FAIRBANKS — In the not-too-distant future, many Alaska physicians could be tossing out their prescription pads in favor of a laptop or computer tablet.
E-prescriptions — the practice of sending prescriptions electronically between doctors and pharmacies — is on the rise in Alaska and throughout the U.S. According to the Alaska Department of Health and Social Services, 94 percent of the state’s pharmacies are now capable of accepting e-prescriptions.
With e-prescribing, doctors bypass the written notes that have traditionally authorized drug purchases for their patients. Instead they use secure electronic messages, similar to email, to communicate directly with pharmacies.
Paul Cartland, the Alaska health information technology coordinator, said the growth of e-prescriptions is related to a larger system being implemented that allows health-care providers to electronically review a patient’s information.
The Legislature passed a statute in 2009 to help promote an electronic health information exchange.
“The whole idea is we want to make the system more efficient,” Cartland said. “We want to have all the right information for the provider and make it more accurate.”
Cartland said e-prescriptions should better allow doctors to see a patient’s pharmaceutical history, allowing them to better understand whether a new drug will react badly with an allergy or an existing prescription.
E-prescriptions also may have a more straightforward benefit — they reduce the chance that a scrawled prescription will be misinterpreted by a pharmacist.
“Have you ever seen a doctor’s handwriting? That’s not the whole story, but that’s part of it,” Cartland said. “E-prescribing hopefully reduces errors.”
Cartland said e-prescriptions are already widely used at most major medical facilities in the state, including Department of Defense hospitals, the Alaska Native Medical Center and Providence locations. Doctors at federal facilities are typically mandated to use e-prescriptions in most cases, he said.
Providers at Tanana Valley Clinic in Fairbanks also heavily use e-prescriptions, said TVC spokeswoman Keri Roach.
The clinic began using e-prescriptions in 2008 or 2009, she said, and has seen a gradual but steady increase since then. Today about 85 percent to 90 percent of prescriptions made there are done so electronically. There still isn’t a mechanism for e-prescribing narcotic substances, so the traditional prescription pad is used for those.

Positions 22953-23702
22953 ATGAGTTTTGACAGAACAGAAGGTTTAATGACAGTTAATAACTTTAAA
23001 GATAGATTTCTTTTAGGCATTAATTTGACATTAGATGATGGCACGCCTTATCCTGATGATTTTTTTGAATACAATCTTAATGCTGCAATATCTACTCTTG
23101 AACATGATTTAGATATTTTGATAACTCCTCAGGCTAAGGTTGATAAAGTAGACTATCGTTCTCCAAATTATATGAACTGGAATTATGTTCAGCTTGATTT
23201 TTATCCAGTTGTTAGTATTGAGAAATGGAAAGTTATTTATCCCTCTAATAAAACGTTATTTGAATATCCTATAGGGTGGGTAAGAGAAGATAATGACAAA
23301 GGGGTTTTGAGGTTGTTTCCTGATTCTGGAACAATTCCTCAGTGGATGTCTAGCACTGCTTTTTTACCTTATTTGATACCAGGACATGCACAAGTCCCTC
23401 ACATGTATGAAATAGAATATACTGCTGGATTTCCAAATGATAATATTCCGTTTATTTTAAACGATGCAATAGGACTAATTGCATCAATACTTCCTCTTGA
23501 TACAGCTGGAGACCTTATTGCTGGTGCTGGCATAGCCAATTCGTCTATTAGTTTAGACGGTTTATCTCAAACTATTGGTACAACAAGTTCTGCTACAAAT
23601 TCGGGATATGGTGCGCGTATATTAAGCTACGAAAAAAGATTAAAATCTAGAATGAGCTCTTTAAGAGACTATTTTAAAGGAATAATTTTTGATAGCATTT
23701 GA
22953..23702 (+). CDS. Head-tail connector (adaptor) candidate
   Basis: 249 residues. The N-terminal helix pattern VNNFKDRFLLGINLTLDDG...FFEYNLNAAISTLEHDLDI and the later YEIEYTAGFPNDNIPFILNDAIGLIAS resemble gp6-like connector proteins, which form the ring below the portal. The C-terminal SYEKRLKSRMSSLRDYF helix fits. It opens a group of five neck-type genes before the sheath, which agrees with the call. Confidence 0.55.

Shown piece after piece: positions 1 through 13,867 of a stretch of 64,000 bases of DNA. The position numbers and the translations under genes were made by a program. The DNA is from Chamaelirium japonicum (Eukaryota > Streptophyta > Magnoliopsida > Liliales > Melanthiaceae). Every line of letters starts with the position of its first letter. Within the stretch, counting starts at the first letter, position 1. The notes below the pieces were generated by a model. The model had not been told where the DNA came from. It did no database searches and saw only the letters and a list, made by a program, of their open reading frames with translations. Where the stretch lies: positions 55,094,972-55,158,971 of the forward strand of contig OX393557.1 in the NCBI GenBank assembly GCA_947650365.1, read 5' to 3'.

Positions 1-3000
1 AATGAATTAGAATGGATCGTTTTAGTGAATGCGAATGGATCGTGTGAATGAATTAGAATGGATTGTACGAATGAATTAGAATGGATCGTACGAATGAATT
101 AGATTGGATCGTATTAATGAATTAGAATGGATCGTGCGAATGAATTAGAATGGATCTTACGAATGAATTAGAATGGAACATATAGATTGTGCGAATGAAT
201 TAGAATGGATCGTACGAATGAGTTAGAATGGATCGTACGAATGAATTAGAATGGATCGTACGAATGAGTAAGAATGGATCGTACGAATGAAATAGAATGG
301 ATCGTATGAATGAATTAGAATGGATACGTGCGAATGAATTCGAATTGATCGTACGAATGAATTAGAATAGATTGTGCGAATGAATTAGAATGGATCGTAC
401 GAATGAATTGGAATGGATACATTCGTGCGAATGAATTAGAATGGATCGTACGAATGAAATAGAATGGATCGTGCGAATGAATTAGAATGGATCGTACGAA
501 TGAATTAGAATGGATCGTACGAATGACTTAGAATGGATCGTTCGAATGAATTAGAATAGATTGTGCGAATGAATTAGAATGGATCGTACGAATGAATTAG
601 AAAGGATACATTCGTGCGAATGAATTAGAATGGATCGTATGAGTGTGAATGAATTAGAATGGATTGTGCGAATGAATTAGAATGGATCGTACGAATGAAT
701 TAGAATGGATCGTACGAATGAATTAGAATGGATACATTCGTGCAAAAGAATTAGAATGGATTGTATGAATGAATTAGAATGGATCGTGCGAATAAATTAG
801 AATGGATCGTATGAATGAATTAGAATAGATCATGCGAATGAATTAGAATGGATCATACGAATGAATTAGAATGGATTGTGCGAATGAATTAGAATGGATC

Roach said the system still needs to be refined, since not every pharmacy uses the same software and it requires some added time for data entry.
Overall, however, she said TVC believes a shift toward e-prescriptions will be beneficial.
“It probably is a little more work on their end, but it does allow for better record tracking and internal reporting,” she said.
Karen Miller, a pharmacist at Fairbanks Memorial Hospital’s Denali Pharmacy, said the shift toward e-prescriptions is becoming the standard for pharmacists. Her pharmacy began taking them two years ago, and she figures about 20 percent of prescriptions are now filled electronically.
“It is picking up,” Miller said. “It used to be where we hardly used any.”
Miller said she’s optimistic at the direction that e-prescriptions are moving the industry, but she cautions that the process isn’t perfect yet.
Although many people think data transmission is instantaneous, it doesn’t necessarily work that way. Sometimes delivering a paper prescription can move faster than sending an email through several routers, Miller said. And regardless of the delivery method, a pharmacist still needs to take time to fill the prescription.
She also said e-prescriptions, while more reliable than written ones, aren’t foolproof because data entry still requires a specific process to work correctly.
“There’s still a potential for error on that. There’s still a human factor in it — selecting the right drug, selecting the right patient. There’s bugs to work out, but once they do, it’ll be fine.”
Contact staff writer Jeff Richardson at 459-7518. Follow him on Twitter: